If you want to be happy, try to make someone else happy
From an article in Greater Good Magazine
What if happiness comes from aiming to make others happy, instead of doing nice things for yourself? That is exactly what a recent study found.
In the experiment, college students reported on their happiness and on their sense of autonomy, competence, and connection to others—all what researchers consider “basic psychological needs” for well-being. Then they were randomly tasked to do something to either make themselves happier, make another person happier, or socialize. (Assigning one group to socialize helped determine if seeking happiness for another had an effect above and beyond simply being in someone’s presence.)
Later that day, after doing their tasks, participants reported what they did, and then filled out their happiness and needs questionnaires again. Those who’d done something to make another person feel better were much happier themselves than participants in the other groups, and their greater happiness was tied to a stronger feeling of connection to that person.
This finding fits in with prior research on happiness that found giving to others makes you happier than giving to yourself—and that pursuing happiness directly for yourself sometimes backfires.
Making others happy is more meaningful for people than just socializing with them or doing something to improve our own happiness. When we aim to make others happier, we feel connected to them—our relatedness needs are better met—which is important for us.
The researchers also found that a recipient’s happiness level did not seem to be related to the increased happiness of the person trying to make them happy. However, if the participant perceived that their efforts made a difference in another’s happiness, that made them happier. If we think another person is feeling pretty good, that’s enough for us to feel pretty good ourselves.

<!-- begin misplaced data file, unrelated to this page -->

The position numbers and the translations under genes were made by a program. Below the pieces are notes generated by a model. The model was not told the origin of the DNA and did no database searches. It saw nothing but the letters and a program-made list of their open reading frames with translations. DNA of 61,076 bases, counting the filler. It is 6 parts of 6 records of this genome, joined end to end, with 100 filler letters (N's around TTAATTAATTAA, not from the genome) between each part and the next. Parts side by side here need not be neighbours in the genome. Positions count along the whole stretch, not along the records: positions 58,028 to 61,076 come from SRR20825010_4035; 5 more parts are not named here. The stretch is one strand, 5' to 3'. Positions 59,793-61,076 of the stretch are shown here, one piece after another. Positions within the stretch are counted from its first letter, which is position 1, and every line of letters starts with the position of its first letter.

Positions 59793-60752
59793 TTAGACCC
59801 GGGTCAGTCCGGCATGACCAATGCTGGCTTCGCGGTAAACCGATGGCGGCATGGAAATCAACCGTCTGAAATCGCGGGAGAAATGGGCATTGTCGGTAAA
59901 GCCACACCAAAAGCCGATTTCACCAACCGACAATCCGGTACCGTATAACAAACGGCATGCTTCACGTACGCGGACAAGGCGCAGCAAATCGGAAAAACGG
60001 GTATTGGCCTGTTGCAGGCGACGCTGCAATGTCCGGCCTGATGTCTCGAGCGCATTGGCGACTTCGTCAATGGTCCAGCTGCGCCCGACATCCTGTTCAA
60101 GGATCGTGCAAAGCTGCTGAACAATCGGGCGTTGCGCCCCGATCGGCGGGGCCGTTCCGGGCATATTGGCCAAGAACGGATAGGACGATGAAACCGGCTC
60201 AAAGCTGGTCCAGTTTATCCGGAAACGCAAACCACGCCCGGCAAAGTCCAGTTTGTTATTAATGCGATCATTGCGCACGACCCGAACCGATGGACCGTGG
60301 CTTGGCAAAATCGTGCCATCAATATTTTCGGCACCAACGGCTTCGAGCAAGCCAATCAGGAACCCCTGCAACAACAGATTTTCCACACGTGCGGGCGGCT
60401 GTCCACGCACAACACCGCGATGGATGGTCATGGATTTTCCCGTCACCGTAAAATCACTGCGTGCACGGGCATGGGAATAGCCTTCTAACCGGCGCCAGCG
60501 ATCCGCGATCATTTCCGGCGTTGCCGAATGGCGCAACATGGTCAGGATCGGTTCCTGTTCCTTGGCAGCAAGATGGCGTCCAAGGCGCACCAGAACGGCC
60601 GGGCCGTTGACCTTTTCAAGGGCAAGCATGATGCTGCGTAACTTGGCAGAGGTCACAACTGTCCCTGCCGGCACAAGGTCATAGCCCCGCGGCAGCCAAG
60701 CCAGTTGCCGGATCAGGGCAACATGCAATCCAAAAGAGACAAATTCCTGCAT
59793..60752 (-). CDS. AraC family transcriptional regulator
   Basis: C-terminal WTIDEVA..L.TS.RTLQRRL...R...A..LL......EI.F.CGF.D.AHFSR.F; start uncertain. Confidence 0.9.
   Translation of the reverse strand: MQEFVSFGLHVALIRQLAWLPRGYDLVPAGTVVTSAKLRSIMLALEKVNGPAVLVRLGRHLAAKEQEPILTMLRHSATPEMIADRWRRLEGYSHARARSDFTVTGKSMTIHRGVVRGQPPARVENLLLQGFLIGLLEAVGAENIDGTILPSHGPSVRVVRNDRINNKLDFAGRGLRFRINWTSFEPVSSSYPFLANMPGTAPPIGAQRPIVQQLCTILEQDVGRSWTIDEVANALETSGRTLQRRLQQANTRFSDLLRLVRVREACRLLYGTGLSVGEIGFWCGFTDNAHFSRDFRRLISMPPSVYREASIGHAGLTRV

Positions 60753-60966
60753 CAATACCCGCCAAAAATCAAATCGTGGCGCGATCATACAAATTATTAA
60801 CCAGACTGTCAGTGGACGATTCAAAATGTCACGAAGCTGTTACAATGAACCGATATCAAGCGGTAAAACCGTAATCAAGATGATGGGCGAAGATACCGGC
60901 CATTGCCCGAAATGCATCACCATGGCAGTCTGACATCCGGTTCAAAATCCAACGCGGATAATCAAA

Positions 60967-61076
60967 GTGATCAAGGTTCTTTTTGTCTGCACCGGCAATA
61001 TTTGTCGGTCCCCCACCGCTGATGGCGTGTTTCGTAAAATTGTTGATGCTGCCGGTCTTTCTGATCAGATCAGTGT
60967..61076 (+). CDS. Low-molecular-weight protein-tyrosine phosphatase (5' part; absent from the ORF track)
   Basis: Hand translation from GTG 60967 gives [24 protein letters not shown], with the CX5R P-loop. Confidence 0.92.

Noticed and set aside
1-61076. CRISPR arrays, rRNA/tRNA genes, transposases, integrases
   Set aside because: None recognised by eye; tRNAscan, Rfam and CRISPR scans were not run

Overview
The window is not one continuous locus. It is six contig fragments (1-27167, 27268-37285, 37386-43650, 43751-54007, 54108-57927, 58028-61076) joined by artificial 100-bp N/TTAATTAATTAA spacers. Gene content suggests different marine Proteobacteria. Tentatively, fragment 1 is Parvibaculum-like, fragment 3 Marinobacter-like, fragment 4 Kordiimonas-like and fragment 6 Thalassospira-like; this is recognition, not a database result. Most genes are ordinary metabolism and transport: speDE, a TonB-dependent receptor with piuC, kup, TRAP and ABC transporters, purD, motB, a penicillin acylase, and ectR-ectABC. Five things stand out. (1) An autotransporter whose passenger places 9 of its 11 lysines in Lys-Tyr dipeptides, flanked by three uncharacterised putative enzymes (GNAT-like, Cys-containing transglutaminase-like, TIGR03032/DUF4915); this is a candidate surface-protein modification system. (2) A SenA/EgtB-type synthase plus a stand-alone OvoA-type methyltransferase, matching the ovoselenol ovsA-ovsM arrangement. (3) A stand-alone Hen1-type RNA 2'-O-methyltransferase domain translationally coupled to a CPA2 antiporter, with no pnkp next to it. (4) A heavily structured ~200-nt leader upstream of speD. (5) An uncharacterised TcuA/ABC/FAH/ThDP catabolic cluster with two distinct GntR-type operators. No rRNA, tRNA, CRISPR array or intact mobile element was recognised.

In another experiment, people parked on a city street were approached by researchers and given parking meter money for filling out surveys about their well-being. In some cases, they were simply given the money to keep or were given the money to feed their own meter before filling out the surveys. In other cases, they were told to feed another person’s meter, with some being asked to leave a note on the dashboard of the stranger’s car explaining what they’d done.
Afterward, the researchers compared the four groups’ happiness and how much their needs felt fulfilled. Those who’d put money in someone else’s meter were significantly happier than those who’d put money in their own meter or just kept the quarters. Leaving a note increased a person’s happiness even more.
It doesn’t require you know the person you’re trying to make happy, nor does it require an actual physical interaction with that person. It still works—even with a stranger. It’s counterintuitive for some people, but if you’re not having the best day, you should think about doing something nice for someone instead of concentrating on yourself.
Read the full article here.
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